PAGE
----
Record summits continued over the weekend on Manaslu while Cho Oyu saw many summits plus some interesting twists. Japanese Nobukazu Kuriki is still on Everest but continues to fight deep snow while tough weather stopped the Junkies on Dhaulagiri. Finally RMI ended their effort on Shishapangma after the death of one of their Sherpa members.
For all practical purposes the main action is over on the Himalaya 8000ers but there is still
Oscar Cadiach’s late October Broad Peak attempt (update: now canceled due to security concerns) and a few teams are still looking at other peaks including Ama Dablam and first accents on smaller peaks.
According to Himalayan Times reporter Rajan Pokhrel, the Korean team lead by Sung Taek Hongon for Lhotse’s South Face never applied for a permit thus is not climbing Lhotse this year after all.
The world’s sixth highest peak at 26, 907’/8201m is always popular attracting hundreds of climbers each autumn season. After Everest, it is the most summited of all the 8000 meter mountains with 3,331 summits thru 2014 according to the Himalayan Database.
UPDATE: This late September/early October weekend was a good one on Cho Oyu with perhaps over 100 summits including Adventure Consultants (5), Alpine Ascents (6), 7 Summits Club (9), and Summit Climb (?).
International Mountain Guides (IMG) reported 19 summits on Sunday but didn’t break out the specifics. German climber and Himalaya Database principle Billi Bierling summited thus achieving her fifth 8000er. Australia’s Rolfe Oostra summited twice in 24 hours, both times with members. His second summit started from Camp 2.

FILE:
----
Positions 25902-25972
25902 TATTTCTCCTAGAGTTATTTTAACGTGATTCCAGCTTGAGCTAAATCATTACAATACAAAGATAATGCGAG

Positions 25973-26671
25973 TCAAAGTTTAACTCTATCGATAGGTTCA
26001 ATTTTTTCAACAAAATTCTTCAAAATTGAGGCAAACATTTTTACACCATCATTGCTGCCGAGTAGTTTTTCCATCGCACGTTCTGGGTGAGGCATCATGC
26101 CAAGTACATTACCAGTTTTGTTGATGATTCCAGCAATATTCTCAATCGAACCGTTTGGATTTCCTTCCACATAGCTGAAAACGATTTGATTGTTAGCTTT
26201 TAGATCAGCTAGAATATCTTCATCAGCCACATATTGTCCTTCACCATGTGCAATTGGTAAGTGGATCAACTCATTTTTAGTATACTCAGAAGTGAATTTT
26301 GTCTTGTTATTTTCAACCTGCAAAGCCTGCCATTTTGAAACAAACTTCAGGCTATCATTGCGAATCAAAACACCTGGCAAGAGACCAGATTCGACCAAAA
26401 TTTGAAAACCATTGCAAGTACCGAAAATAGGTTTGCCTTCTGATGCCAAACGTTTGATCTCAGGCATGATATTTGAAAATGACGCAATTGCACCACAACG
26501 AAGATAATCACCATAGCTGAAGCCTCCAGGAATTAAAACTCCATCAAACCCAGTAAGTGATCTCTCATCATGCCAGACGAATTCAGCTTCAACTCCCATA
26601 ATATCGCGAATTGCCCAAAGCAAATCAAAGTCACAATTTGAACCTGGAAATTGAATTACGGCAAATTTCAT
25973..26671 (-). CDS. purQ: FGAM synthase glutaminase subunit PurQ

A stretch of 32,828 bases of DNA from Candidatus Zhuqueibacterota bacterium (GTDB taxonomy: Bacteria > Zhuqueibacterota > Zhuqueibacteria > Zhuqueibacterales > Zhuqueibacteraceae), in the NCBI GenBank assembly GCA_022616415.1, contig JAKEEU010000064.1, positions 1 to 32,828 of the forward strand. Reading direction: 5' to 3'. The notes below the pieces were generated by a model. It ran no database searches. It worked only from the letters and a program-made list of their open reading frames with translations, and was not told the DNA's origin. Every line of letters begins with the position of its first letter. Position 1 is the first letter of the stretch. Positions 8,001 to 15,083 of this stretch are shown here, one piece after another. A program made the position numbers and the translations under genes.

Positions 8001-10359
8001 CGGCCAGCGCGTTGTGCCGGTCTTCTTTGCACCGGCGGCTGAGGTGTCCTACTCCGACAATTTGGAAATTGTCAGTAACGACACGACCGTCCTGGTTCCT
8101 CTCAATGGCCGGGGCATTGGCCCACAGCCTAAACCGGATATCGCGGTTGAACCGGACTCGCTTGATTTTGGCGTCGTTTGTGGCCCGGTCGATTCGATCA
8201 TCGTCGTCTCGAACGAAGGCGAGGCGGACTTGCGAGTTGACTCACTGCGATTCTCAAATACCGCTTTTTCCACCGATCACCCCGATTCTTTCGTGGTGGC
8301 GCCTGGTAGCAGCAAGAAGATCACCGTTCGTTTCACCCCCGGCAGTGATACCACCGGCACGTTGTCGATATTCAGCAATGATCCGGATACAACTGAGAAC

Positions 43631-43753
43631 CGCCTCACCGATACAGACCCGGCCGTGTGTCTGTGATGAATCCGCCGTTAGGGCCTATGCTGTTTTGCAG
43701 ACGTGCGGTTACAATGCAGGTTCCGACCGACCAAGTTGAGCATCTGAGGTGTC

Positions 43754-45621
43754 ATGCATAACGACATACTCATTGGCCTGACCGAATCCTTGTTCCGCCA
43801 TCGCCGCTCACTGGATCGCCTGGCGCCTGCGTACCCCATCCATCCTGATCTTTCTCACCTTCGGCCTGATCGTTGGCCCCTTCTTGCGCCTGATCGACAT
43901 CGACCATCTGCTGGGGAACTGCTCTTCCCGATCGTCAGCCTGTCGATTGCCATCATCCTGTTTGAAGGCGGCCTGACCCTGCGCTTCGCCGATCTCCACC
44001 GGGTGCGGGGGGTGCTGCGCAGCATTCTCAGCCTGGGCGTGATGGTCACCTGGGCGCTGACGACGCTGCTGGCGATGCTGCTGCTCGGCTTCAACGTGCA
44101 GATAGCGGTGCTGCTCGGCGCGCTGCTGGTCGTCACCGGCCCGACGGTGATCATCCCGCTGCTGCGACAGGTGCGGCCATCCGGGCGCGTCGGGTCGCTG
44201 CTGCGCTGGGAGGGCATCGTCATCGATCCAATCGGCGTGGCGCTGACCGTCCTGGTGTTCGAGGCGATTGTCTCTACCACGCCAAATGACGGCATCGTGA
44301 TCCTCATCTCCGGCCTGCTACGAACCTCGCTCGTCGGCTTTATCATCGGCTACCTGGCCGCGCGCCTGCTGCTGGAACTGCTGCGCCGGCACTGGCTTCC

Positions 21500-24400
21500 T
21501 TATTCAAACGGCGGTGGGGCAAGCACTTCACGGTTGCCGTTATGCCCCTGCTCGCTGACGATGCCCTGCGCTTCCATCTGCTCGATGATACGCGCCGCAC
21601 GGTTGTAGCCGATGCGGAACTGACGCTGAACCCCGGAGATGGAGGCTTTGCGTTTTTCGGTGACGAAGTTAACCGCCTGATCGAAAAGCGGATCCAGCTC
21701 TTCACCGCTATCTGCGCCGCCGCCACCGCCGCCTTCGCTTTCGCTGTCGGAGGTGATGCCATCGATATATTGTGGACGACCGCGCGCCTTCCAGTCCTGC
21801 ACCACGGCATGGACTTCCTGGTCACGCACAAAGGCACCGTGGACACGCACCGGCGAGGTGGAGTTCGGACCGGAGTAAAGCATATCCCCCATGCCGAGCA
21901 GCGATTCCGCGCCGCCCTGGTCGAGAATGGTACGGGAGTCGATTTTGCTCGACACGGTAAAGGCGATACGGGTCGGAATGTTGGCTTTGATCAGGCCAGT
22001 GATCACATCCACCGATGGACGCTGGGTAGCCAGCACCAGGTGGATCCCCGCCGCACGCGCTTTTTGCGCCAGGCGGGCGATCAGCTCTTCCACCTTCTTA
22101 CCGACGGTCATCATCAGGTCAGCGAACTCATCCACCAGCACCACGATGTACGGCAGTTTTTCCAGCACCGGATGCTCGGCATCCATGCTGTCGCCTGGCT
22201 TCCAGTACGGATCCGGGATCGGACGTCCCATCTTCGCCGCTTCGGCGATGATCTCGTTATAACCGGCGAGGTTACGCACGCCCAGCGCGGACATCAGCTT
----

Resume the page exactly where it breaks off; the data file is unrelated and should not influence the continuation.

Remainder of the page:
Alpenglow’s owner Adrian Ballinger and North Face Athlete Emily Harrington summited after leaving the U.S. about 10 days ago. They used supplemental oxygen and leveraged the fixed ropes already in place by Sherpas as well as camps already set up by their other team.
This was part of Ballinger’s marketing program to promote his rapid ascent program for people looking to minimize time away from home but still bag a peak.
Another Aplenglow team lead by Zeb Blasis put one member (Brooks Entwistle) and two Sherpas with a more standard, yet swift, program of 21 days on the top.
Rapid climbs are becoming more common these days. American David Roeske climbed Cho Oyu without supplemental oxygen in 2 weeks and 3 days from the US, and 2 weeks from Kathmandu in May 2015.
Similar to Cho Oyu, Manaslu is regarded as attainable and in recent years has seen a dramatic increase in traffic. Both of the mountains serve as precursors to Everest for many climbers thus are a leading indicator of the interest in Everest for the following spring season.
Seven Summits Treks, the dominate Nepali owned and based guide service, posted they had 130 members and Sherpas for the 2016 season including a 60 member Chinese team. This is astounding in that the year ever, 2011, Manaslu saw 140 total summits. Since 1956, Manaslu has had 980 total summits.
UPDATE: It looks like a record was set on Manaslu with over 150 summits over the past few days. The majority were under the logistics of Seven Summits Treks but Nepali based guide services Ascent Himalayas and Dreamers Destination Treks also reported success. Russell Brice’s Himalayan Experience reported eight on the summit. Benegas Bothers noted six on top. Carina Ahlqvist became the first Swedish woman to summit Manaslu. Please listen to her message from the summit on her Facebook page.